Each huntress is defined not by the men who surround her, but by the products she owns or wants to own. Nico O’Neilly’s most essential features are represented by a diamond. Victory Ford is defined by her “black American Express card” — since she, after all, is also a credit card.
Victory Ford, Wendy Healy, Nico O’Neilly — the three “protagonists” are three versions of a single self. We move from the description of one character to the next. When the narrative centers on one character, the others vanish, as if they were chimeras of her imagination.
Lipstick Jungle never critiques the culture; it repeats the values of the culture unreflectively. To suggest that “women ought to be ruling the world by imitating men” is neither a revolutionary insight nor a challenge to the culture. Would this suggestion not keep the world intact? Would this suggestion not re-stabilize anti-female sexism and misogyny?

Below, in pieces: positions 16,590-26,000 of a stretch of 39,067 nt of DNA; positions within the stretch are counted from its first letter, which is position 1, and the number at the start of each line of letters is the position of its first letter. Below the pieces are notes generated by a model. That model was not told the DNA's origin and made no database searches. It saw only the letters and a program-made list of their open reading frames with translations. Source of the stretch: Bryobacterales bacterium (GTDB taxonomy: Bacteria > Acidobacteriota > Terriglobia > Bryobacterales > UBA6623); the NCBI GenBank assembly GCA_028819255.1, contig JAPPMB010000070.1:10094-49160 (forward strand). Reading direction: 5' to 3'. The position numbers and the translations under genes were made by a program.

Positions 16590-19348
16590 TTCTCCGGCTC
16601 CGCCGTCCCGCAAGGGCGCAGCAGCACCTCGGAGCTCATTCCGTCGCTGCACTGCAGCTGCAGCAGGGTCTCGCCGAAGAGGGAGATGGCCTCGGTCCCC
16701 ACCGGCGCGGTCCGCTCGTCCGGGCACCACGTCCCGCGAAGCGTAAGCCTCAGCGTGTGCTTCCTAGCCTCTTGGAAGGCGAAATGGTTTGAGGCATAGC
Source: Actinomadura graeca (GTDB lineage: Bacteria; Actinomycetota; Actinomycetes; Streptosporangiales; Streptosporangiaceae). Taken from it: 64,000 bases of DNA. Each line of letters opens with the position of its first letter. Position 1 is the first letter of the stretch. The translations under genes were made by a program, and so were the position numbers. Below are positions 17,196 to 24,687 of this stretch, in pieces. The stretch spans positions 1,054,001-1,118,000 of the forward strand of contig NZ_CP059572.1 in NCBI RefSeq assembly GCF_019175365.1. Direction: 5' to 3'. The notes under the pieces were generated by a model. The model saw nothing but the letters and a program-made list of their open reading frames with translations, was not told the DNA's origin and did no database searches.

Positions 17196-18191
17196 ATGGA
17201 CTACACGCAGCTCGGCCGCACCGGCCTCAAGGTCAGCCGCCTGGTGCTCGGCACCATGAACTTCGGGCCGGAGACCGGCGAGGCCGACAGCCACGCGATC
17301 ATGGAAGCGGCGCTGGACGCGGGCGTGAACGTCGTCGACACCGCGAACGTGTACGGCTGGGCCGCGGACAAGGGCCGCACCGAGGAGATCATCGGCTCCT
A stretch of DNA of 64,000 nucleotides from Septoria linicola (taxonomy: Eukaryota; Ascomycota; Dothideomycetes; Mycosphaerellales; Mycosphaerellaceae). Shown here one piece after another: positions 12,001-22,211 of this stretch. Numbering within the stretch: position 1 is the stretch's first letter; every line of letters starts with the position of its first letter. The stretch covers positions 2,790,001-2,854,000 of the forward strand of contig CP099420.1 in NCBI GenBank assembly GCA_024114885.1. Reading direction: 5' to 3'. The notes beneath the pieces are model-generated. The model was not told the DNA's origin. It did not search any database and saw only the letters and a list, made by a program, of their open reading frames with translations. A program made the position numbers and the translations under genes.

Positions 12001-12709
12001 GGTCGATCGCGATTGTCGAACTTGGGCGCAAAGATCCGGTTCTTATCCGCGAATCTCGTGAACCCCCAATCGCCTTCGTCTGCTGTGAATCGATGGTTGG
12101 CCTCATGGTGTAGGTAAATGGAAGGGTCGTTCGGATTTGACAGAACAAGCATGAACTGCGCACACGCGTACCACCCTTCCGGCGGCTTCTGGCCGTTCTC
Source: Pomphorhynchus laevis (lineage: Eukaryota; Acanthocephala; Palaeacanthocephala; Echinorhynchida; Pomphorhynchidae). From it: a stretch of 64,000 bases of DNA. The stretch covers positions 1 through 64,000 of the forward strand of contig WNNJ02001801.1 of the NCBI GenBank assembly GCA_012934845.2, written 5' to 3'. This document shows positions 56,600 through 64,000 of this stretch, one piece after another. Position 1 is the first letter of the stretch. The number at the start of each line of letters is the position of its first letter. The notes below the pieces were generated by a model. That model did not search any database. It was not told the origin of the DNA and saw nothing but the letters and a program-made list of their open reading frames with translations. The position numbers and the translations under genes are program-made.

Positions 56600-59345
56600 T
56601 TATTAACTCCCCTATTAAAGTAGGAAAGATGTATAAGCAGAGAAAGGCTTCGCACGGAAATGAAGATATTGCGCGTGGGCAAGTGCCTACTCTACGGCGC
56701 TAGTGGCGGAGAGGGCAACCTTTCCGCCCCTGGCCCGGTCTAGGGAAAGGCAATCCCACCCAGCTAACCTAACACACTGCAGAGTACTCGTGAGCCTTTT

Seen from this perspective, the female characters of Lipstick Jungle are hardly women at all. This is not a form of second-wave feminism. This is not a Beauvoirian feminism. This is not a philosophy in which women are summoned to come into their own as women. This is not any kind of feminism. Its philosophy is a particular kind of gendered Darwinism. Women must adopt negative male traits, the book proposes, in order to achieve sovereignty, must become men in woman costumes. The philosophy of Lipstick Jungle is not feminism, and it should not be considered as a work of feminist fiction.
Dr. Joseph Suglia